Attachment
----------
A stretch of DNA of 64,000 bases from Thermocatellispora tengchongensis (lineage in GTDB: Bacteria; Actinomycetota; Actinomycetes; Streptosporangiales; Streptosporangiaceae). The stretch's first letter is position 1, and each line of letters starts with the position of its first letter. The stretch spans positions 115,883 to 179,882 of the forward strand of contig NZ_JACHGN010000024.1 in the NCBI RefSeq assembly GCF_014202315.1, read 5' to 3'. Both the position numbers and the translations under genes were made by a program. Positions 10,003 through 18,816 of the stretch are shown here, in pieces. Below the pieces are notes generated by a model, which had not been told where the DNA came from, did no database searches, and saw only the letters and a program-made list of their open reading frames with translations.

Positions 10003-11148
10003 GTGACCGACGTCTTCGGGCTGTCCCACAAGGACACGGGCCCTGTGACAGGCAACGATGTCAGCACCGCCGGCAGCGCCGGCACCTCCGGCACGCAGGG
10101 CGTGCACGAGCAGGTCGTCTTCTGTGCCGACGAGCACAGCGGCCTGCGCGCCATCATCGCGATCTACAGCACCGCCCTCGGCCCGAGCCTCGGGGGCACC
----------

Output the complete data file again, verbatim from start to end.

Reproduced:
A stretch of DNA of 64,000 bases from Thermocatellispora tengchongensis (lineage in GTDB: Bacteria; Actinomycetota; Actinomycetes; Streptosporangiales; Streptosporangiaceae). The stretch's first letter is position 1, and each line of letters starts with the position of its first letter. The stretch spans positions 115,883 to 179,882 of the forward strand of contig NZ_JACHGN010000024.1 in the NCBI RefSeq assembly GCF_014202315.1, read 5' to 3'. Both the position numbers and the translations under genes were made by a program. Positions 10,003 through 18,816 of the stretch are shown here, in pieces. Below the pieces are notes generated by a model, which had not been told where the DNA came from, did no database searches, and saw only the letters and a program-made list of their open reading frames with translations.

Positions 10003-11148
10003 GTGACCGACGTCTTCGGGCTGTCCCACAAGGACACGGGCCCTGTGACAGGCAACGATGTCAGCACCGCCGGCAGCGCCGGCACCTCCGGCACGCAGGG
10101 CGTGCACGAGCAGGTCGTCTTCTGTGCCGACGAGCACAGCGGCCTGCGCGCCATCATCGCGATCTACAGCACCGCCCTCGGCCCGAGCCTCGGGGGCACC